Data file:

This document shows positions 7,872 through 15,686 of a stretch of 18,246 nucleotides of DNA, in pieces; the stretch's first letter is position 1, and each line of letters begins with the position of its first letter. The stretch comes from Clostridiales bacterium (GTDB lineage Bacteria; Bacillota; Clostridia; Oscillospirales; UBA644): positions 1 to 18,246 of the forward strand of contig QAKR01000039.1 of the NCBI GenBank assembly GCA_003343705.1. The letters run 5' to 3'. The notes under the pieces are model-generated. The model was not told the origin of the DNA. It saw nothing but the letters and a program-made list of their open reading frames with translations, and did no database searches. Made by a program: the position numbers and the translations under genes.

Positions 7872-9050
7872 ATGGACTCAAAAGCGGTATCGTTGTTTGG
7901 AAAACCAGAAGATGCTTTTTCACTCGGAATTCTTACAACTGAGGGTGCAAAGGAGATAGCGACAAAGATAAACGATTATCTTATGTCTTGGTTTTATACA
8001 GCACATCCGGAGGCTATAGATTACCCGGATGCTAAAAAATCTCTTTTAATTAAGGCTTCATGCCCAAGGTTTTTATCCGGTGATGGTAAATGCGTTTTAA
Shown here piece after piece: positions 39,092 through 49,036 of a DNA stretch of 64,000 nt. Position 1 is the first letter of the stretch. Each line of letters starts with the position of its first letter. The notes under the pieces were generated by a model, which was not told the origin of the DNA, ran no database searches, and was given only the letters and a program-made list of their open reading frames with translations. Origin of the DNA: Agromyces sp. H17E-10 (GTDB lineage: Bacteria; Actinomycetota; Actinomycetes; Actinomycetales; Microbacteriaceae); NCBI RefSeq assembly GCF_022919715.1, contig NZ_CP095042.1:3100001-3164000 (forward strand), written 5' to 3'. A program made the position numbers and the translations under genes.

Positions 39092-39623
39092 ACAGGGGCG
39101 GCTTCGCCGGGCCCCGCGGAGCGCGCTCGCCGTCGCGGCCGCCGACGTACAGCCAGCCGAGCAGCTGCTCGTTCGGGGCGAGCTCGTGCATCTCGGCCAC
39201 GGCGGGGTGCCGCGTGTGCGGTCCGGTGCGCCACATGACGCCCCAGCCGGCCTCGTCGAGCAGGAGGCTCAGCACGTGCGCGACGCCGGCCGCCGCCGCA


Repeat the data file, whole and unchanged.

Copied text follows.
This document shows positions 7,872 through 15,686 of a stretch of 18,246 nucleotides of DNA, in pieces; the stretch's first letter is position 1, and each line of letters begins with the position of its first letter. The stretch comes from Clostridiales bacterium (GTDB lineage Bacteria; Bacillota; Clostridia; Oscillospirales; UBA644): positions 1 to 18,246 of the forward strand of contig QAKR01000039.1 of the NCBI GenBank assembly GCA_003343705.1. The letters run 5' to 3'. The notes under the pieces are model-generated. The model was not told the origin of the DNA. It saw nothing but the letters and a program-made list of their open reading frames with translations, and did no database searches. Made by a program: the position numbers and the translations under genes.

Positions 7872-9050
7872 ATGGACTCAAAAGCGGTATCGTTGTTTGG
7901 AAAACCAGAAGATGCTTTTTCACTCGGAATTCTTACAACTGAGGGTGCAAAGGAGATAGCGACAAAGATAAACGATTATCTTATGTCTTGGTTTTATACA
8001 GCACATCCGGAGGCTATAGATTACCCGGATGCTAAAAAATCTCTTTTAATTAAGGCTTCATGCCCAAGGTTTTTATCCGGTGATGGTAAATGCGTTTTAA
Shown here piece after piece: positions 39,092 through 49,036 of a DNA stretch of 64,000 nt. Position 1 is the first letter of the stretch. Each line of letters starts with the position of its first letter. The notes under the pieces were generated by a model, which was not told the origin of the DNA, ran no database searches, and was given only the letters and a program-made list of their open reading frames with translations. Origin of the DNA: Agromyces sp. H17E-10 (GTDB lineage: Bacteria; Actinomycetota; Actinomycetes; Actinomycetales; Microbacteriaceae); NCBI RefSeq assembly GCF_022919715.1, contig NZ_CP095042.1:3100001-3164000 (forward strand), written 5' to 3'. A program made the position numbers and the translations under genes.

Positions 39092-39623
39092 ACAGGGGCG
39101 GCTTCGCCGGGCCCCGCGGAGCGCGCTCGCCGTCGCGGCCGCCGACGTACAGCCAGCCGAGCAGCTGCTCGTTCGGGGCGAGCTCGTGCATCTCGGCCAC
39201 GGCGGGGTGCCGCGTGTGCGGTCCGGTGCGCCACATGACGCCCCAGCCGGCCTCGTCGAGCAGGAGGCTCAGCACGTGCGCGACGCCGGCCGCCGCCGCA